Sunday, 28 June 2009

Suburbia's poetic connotations

This article from Friday's Guardian might be slightly frothy and slanted towards fiction, but it does hint at an issue that's significant to me: the attitude contemporary U.K. poetry holds towards suburbia.

Bearing in mind that millions of us have been brought up in or live in such surroundings, why do so few British poets now write about them or set their work in them? I'm convinced suburbia is dodged through fear of negative connotations and labelling such as "banal", "unimaginative" or "Larkinesque".

Suburbia forms a key part of my poetic imagination, just as it has throughout my life. I try to unravel its intricacies and the way it's evolving. Here's to playing with those connotations and challenging them!

Tuesday, 23 June 2009

Sian Hughes - a question

Sian Hughes' first collection, The Missing, is exceptionally good. I'll review it in the near future. Sian won the Arvon prize with her poem, The Send-Off, which is included in the book. Both in terms of the award and the subject matter, that's an excellent marketing hook. Her use of language is innovative yet accessible, her subject matter hugely relevant to our lives. Etc, etc...

My post asks the following question: why wasn't she picked up by one of the big guns of the publishing world?

Let's get one point clear - Salt are great; in fact, this is one key example of how important they are in contemporary U.K. poetry publishing, because I wouldn't be sat here enjoying The Missing if it weren't for them. No, my amazement is at encountering a superb poet with wide appeal who can't have slipped under the radar in the context of her Arvon win yet wasn't picked up by one of the top outfits. Incomprehensible.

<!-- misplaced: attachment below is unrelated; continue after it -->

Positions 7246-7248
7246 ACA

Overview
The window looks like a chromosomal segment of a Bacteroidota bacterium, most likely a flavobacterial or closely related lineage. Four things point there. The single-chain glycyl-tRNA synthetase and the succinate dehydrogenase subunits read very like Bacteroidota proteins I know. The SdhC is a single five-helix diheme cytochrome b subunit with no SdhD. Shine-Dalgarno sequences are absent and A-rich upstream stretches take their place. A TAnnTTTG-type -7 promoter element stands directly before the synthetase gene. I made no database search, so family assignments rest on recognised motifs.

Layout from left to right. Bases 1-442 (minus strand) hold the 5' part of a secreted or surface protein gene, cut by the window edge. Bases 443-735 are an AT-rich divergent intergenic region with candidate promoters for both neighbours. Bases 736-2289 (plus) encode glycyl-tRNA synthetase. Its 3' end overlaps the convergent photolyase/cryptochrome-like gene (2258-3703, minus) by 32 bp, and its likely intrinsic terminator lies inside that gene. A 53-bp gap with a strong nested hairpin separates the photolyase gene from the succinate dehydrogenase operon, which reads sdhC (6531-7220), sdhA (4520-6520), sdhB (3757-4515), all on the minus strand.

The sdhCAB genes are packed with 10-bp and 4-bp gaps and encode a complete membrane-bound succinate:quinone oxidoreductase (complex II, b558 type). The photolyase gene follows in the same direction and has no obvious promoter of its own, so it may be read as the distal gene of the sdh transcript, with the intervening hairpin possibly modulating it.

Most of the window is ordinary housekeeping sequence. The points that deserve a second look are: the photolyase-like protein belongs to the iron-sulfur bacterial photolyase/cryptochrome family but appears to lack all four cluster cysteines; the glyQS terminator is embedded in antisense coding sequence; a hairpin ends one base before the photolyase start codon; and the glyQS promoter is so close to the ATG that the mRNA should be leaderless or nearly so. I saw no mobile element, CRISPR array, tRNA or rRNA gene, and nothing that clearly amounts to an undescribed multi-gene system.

Sunday, 21 June 2009

The U.K. magazine scene and book publishers

It seems incongruous to be writing this post in 40ºC heat down here in deepest Extremadura, but I read a remark recently from a U.K. publisher to the effect that he believes the U.K. magazine scene feels tired at the moment, mags not being the mark of quality they should be or think that they are. He went on to indicate that an impressive track record in such publications often puts him off rather than encourages him when looking at new poets.

Is he right? I do think certain mags follow a style I don't enjoy, but then a good few book publishers' lists also leave me cold. Some publishers may argue that the U.K. magazine scene is encouraging a generic, limited style. However, the same could be said of mentoring, workshopping and Creative Writing courses.

In fact, I'm convinced that the last few years have seen the emergence of exciting journals for poetry in the U.K., both online and in print, although there does seem to be something of a divorce between magazine and book publishers. This can't be a positive phenomenon.

These new outlets (and some of the evolving older mags) are providing a showcase for talent beyond the "scene". They become a springboard for the poets they publish - finding our niche via a wide range of magazines refines our individuality rather than dulling it. I firmly believe mags can and should regain their role as the main source for book publishers' lists.

Thursday, 18 June 2009

Under The Radar Issue Three